Amelie Mauresmo will offer Andy Murray the same sharp insight as mum Judy, according to the Wimbledon champion's brother Jamie.
New coach Mauresmo will help Murray break uncharted territory when he launches his SW19 title defence next week.
Mixed reactions met Murray's move as the first men's grand slam winner to appoint a female coach, Australian Marinko Matosevic vowing not to follow suit.
Jamie Murray became Britain's first Queen's Club doubles finalist since 1993, then backed his brother's decision.
The 28-year-old said Fed Cup coach Judy Murray single-handedly shaped the careers of her sons, leaving Mauresmo's appointment no surprise.
"Our mum is probably the main reason we're here today: she was the reason we got into tennis," said Jamie Murray.
"She was a great coach for us growing up.
"Even now she still helps me sometimes, and still helps Andy on occasions.
"All through our careers she has been there for us when we needed her, not as much now obviously as we are grown up and fend for ourselves a bit.
"You can have all the knowledge in the world but if you can't communicate that then it is wasted, and I think she is a great communicator.
"I think all the people who have worked with her would tell you that; that's probably her greatest asset.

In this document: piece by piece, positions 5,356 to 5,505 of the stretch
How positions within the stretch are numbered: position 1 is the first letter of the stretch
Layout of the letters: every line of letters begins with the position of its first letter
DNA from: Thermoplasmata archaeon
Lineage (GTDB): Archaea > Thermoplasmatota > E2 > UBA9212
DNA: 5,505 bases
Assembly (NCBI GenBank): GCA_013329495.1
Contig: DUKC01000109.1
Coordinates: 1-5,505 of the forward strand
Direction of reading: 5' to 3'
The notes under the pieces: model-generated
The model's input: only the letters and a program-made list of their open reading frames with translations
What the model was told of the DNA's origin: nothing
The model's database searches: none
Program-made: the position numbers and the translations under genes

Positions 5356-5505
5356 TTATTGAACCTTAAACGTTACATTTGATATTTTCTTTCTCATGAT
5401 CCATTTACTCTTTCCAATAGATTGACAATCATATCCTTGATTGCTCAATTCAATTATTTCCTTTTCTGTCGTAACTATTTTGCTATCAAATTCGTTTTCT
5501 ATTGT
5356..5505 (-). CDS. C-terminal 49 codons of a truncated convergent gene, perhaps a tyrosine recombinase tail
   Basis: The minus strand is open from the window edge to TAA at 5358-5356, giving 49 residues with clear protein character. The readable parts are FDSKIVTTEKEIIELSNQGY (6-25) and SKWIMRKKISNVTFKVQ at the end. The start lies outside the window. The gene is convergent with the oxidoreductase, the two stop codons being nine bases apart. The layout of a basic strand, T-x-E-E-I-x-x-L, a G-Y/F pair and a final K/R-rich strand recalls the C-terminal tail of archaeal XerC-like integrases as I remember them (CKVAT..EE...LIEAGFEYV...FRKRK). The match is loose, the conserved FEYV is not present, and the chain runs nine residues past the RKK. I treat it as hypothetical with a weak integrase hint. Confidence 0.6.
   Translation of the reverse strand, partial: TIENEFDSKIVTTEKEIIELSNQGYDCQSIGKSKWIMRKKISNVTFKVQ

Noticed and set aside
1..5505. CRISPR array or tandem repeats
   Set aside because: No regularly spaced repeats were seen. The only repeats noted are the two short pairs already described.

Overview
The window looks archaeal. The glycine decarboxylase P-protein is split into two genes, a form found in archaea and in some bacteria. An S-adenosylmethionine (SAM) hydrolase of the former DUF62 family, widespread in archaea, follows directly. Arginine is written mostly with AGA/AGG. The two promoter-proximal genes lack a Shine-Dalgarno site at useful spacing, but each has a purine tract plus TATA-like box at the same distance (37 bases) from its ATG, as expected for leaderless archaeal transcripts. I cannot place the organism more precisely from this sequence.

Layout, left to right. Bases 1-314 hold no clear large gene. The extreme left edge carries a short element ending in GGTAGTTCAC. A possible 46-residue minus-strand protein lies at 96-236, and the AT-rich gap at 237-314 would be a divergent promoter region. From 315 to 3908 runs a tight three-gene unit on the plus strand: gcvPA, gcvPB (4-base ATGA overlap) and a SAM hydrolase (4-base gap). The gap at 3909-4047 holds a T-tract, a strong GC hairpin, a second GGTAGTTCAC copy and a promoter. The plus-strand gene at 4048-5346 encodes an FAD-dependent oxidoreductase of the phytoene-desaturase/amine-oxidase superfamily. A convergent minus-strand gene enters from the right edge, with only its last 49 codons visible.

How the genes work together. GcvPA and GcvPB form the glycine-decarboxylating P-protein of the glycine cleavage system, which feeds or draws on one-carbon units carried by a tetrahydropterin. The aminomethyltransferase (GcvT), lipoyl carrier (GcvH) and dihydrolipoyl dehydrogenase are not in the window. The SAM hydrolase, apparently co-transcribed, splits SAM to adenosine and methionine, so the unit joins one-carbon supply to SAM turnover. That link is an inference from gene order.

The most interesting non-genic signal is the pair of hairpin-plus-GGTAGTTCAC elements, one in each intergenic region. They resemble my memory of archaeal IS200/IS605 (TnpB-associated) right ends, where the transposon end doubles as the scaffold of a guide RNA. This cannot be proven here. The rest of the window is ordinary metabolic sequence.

"I guess she knows when to speak and when to listen.
"That comes with communication skills; that's something she's great at, but not everyone is.
"So it's not a big deal for Andy to have a female coach - for most of his life that's what he's had.
"For anyone the most important thing is that you've got someone in your corner you trust and believe in and are able and willing to accept advice from."
Andy Murray relinquished his Queen's crown with a disappointing third-round defeat at the hands of Czech Radek Stepanek.
The 35-year-old battler was delighted to beat the "home darling", ending Murray's 19-run streak on grass.
Last summer Murray's Queen's victory vaulted him into the form that allowed him to become Britain's first Wimbledon champion for 77 years.
Brother Jamie said none of that would have been possible had mother Judy not launched a first-class coaching career with little or no support.
"No one taught her how to be a coach - she taught herself," he said.
"She started up at Dunblane and she ended up being national coach of Scotland.
"Now she is Fed Cup coach. She's done a lot of great things for tennis in Scotland.
"She brought a lot of kids through the game to a high level that otherwise wouldn't have had that opportunity.
"Hopefully she'll have her centre built and she can help many more kids."